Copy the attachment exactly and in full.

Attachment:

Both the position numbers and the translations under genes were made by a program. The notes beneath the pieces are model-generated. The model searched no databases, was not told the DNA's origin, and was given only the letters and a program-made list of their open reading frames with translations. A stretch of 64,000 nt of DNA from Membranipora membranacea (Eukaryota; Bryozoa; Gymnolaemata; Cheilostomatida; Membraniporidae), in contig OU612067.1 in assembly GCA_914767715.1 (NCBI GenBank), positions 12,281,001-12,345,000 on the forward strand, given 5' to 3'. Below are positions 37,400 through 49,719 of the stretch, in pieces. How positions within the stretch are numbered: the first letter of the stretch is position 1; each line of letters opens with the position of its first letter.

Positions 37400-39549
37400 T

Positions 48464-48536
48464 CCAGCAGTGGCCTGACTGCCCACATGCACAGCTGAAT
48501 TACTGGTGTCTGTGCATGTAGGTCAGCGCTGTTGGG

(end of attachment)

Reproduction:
Both the position numbers and the translations under genes were made by a program. The notes beneath the pieces are model-generated. The model searched no databases, was not told the DNA's origin, and was given only the letters and a program-made list of their open reading frames with translations. A stretch of 64,000 nt of DNA from Membranipora membranacea (Eukaryota; Bryozoa; Gymnolaemata; Cheilostomatida; Membraniporidae), in contig OU612067.1 in assembly GCA_914767715.1 (NCBI GenBank), positions 12,281,001-12,345,000 on the forward strand, given 5' to 3'. Below are positions 37,400 through 49,719 of the stretch, in pieces. How positions within the stretch are numbered: the first letter of the stretch is position 1; each line of letters opens with the position of its first letter.

Positions 37400-39549
37400 T

Positions 48464-48536
48464 CCAGCAGTGGCCTGACTGCCCACATGCACAGCTGAAT
48501 TACTGGTGTCTGTGCATGTAGGTCAGCGCTGTTGGG